Causes of differences in model and satellite tropospheric warming rates

Journal name:
Nature Geoscience
Year published:
Published online


In the early twenty-first century, satellite-derived tropospheric warming trends were generally smaller than trends estimated from a large multi-model ensemble. Because observations and coupled model simulations do not have the same phasing of natural internal variability, such decadal differences in simulated and observed warming rates invariably occur. Here we analyse global-mean tropospheric temperatures from satellites and climate model simulations to examine whether warming rate differences over the satellite era can be explained by internal climate variability alone. We find that in the last two decades of the twentieth century, differences between modelled and observed tropospheric temperature trends are broadly consistent with internal variability. Over most of the early twenty-first century, however, model tropospheric warming is substantially larger than observed; warming rate differences are generally outside the range of trends arising from internal variability. The probability that multi-decadal internal variability fully explains the asymmetry between the late twentieth and early twenty-first century results is low (between zero and about 9%). It is also unlikely that this asymmetry is due to the combined effects of internal variability and a model error in climate sensitivity. We conclude that model overestimation of tropospheric warming in the early twenty-first century is partly due to systematic deficiencies in some of the post-2000 external forcings used in the model simulations.

At a glance


  1. Time series and difference series of simulated and observed tropospheric temperature.
    Figure 1: Time series and difference series of simulated and observed tropospheric temperature.

    a, Monthly mean TMT anomalies for the 456-month period from January 1979 to December 2016, spatially averaged over 82.5°N–82.5°S and corrected for lower stratospheric cooling 40. Multi-model average (MMA) temperature data are from HIST + 8.5 simulations performed with 37 different CMIP5 models; satellite TMT data are for RSS version 4.0 (ref. 29). Model TMT data were computed using vertical weighting functions that approximate the satellite-based vertical sampling of the atmosphere54. b, Time series of differences between the MMA and the RSS data shown in both raw form and smoothed with a 12-month running mean. All anomalies are relative to climatological monthly means calculated over January 1979 to December 2016. The vertical purple line is plotted at the time of the maximum global-mean tropospheric warming during the 1997/98 El Niño. The vertical green lines denote the eruption dates of El Chichón and Pinatubo. Trends in the MMA and RSS over the full 456 months (the grey and pink lines in a) are 0.291 and 0.199°C per decade, respectively. The corresponding trends over the early twenty-first century (January 2000 to December 2016) are 0.286 and 0.191°C per decade.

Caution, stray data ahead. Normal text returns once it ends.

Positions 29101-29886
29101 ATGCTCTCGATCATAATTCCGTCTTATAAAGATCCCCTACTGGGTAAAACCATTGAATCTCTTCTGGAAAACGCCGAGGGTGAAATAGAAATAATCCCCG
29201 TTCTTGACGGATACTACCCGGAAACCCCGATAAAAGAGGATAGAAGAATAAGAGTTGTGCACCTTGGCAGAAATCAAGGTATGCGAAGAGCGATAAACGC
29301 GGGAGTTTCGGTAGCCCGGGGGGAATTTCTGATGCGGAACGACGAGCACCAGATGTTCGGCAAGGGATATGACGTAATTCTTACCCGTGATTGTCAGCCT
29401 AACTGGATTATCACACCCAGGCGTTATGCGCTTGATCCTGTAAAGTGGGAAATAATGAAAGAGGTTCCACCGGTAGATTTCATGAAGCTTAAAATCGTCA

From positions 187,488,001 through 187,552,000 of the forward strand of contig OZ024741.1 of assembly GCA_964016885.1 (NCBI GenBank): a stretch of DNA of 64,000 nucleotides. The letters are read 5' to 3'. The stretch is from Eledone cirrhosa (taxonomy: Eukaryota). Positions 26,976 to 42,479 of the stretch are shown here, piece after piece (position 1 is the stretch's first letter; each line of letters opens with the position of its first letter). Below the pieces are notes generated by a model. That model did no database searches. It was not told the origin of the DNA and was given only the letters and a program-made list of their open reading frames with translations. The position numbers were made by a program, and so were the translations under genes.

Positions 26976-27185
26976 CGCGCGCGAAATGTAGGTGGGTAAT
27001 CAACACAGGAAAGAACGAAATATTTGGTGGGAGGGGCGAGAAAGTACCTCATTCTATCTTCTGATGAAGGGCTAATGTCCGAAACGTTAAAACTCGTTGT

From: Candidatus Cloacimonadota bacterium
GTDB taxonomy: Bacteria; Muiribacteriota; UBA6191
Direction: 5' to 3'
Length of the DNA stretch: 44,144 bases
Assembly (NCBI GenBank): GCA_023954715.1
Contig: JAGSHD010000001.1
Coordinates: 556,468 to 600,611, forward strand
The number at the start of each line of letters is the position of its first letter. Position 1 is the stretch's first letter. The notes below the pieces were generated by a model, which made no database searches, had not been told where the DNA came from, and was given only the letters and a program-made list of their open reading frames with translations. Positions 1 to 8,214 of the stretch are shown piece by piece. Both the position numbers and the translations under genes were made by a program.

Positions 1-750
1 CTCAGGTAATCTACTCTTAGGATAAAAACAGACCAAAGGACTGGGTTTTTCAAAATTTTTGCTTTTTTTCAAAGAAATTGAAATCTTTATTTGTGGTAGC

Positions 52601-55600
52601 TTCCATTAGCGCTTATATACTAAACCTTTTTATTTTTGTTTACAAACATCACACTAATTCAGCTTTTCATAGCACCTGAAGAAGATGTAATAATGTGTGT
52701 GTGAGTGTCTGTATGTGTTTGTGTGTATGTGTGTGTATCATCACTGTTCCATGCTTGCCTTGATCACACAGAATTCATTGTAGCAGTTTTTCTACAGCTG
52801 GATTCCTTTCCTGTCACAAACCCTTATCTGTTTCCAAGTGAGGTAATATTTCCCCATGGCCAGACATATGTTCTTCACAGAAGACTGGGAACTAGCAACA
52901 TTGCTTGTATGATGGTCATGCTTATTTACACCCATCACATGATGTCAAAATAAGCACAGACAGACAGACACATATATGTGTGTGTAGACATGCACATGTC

2. Trends (left column) and trend significance (right column) for TMT difference series.
    Figure 2: Trends (left column) and trend significance (right column) for TMT difference series.

    The six difference series are for near-global averages of corrected TMT, and were computed by subtracting each of the six individual satellite TMT records from the HIST + 8.5 multi-model average TMT time series (see Fig. 1). Maximally overlapping trends were fitted to each 456-month difference series. Results are for trend lengths of L = 10,12,14,16, and 18 years; the overlap between successive L-year trends is by all but one month. The p values associated with each L-year difference series trend were obtained by testing against multi-model distributions of unforced L-year TMT trends from 36 different CMIP5 control runs. Results are plotted on the last month of the trend-fitting period. Grey shading denotes the rejection region (at a stipulated 10% significance level) for the null hypothesis that the difference between modelled and observed TMT trends is due to internal variability alone. Each panel in the right-hand column has a lower (upper) rejection region for large positive (large negative) trends in the model-minus-observed difference series. The lower (upper) rejection region spans the p value range 0 to 0.1 (0.9 to 1.0). The y-axis range was extended to − 0.06 to facilitate visual display of p values at or close to zero. To calculate the actual values of the γ2 and γ3 statistics in Fig. 3d and f, the maximally overlapping L-year trends were divided into two sets of approximately equal size (‘SET 1 and ‘SET 2; see Methods). The dashed vertical lines in the panels of the right-hand column denote the final month of the last L-year trend in SET 1.